The printing of parts and products has the potential to transform manufacturing because it lowers the costs and risks. No longer does a producer have to make thousands, or hundreds of thousands, of items to recover his fixed costs. In a world where economies of scale do not matter any more, mass-manufacturing identical items may not be necessary or appropriate, especially as 3D printing allows for a great deal of customisation. Indeed, in the future some see consumers downloading products as they do digital music and printing them out at home, or at a local 3D production centre, having tweaked the designs to their own tastes. That is probably a faraway dream. Nevertheless, a new industrial revolution may be on the way.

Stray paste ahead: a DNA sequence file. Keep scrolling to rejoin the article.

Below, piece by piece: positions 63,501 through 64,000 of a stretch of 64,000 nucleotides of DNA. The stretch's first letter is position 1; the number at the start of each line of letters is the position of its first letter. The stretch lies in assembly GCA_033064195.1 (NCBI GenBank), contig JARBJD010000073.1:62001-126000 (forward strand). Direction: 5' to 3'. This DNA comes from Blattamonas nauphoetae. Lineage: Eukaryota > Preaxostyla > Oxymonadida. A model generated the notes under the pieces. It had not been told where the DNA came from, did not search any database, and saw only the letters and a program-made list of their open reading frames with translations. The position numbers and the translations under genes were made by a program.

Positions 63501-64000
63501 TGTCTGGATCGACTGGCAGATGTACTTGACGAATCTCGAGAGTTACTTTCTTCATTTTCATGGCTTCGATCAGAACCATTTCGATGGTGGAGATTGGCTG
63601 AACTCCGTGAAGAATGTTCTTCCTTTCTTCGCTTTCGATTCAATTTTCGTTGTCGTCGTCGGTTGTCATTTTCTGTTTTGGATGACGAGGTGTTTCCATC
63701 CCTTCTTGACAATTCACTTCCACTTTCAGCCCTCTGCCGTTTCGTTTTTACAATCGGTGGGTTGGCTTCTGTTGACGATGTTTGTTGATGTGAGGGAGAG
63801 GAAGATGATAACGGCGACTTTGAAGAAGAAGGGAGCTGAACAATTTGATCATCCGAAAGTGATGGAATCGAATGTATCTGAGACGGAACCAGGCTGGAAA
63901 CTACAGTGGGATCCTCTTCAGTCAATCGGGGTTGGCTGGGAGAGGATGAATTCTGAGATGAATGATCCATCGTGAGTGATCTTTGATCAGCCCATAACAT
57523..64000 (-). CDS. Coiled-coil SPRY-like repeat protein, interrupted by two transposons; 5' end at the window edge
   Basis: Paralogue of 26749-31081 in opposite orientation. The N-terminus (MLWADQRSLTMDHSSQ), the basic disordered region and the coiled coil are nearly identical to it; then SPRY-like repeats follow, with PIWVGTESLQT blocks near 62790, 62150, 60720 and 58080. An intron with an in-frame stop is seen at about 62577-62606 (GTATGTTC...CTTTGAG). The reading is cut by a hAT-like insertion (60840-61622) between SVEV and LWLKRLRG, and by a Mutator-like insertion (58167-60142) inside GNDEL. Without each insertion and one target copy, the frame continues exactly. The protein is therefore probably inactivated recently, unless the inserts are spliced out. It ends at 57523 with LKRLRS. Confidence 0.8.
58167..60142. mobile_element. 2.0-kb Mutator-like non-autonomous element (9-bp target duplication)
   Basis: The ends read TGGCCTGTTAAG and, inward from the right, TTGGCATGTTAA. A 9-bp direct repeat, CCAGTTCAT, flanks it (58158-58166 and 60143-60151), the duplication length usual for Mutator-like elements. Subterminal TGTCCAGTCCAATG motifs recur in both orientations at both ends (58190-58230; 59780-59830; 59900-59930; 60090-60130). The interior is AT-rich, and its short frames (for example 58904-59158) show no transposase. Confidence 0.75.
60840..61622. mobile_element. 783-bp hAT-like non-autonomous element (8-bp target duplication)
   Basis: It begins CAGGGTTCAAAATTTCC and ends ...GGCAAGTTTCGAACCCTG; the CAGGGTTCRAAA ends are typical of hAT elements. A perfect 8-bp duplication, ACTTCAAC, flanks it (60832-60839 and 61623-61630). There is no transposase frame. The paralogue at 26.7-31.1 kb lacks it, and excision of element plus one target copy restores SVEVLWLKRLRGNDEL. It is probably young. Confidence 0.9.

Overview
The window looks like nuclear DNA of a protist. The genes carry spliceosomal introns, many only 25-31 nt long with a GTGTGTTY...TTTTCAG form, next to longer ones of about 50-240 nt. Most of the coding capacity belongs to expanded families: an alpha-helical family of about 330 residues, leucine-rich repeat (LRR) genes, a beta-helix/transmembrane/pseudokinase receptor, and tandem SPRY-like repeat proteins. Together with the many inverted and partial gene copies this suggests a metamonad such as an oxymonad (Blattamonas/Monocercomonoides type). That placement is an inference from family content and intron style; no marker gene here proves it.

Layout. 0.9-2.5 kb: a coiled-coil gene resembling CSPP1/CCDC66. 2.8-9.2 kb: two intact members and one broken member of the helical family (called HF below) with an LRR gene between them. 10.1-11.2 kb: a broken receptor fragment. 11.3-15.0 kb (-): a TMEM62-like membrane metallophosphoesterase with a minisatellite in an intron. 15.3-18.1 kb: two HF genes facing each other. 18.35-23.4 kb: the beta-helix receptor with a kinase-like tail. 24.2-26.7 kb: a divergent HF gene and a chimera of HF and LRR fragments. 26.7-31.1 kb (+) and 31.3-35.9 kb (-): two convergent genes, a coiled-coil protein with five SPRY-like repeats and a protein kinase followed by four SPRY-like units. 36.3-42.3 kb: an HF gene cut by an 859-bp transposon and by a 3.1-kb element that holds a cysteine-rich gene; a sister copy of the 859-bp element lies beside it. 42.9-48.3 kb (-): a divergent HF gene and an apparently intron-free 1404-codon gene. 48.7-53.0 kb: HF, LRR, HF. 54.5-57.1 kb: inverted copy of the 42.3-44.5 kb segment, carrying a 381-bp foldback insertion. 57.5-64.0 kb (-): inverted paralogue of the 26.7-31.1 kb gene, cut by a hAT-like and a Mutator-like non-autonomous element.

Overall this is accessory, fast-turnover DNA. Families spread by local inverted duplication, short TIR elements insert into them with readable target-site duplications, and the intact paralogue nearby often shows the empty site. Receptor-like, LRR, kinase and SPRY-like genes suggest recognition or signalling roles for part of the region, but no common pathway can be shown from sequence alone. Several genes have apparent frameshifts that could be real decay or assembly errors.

I can’t be sure that everyone’s going to be wanting to get into this but the implications are far reaching. As it is more and more designers are relying on 3D printing to develop working prototypes of their products.
My office has a pretty rudimentary 3D printer but it churns our models of buildings far faster than an intern cuts cardboard. They’re big, clunky and expensive, for the moment. But imagine what happens when they become more portable and affordable?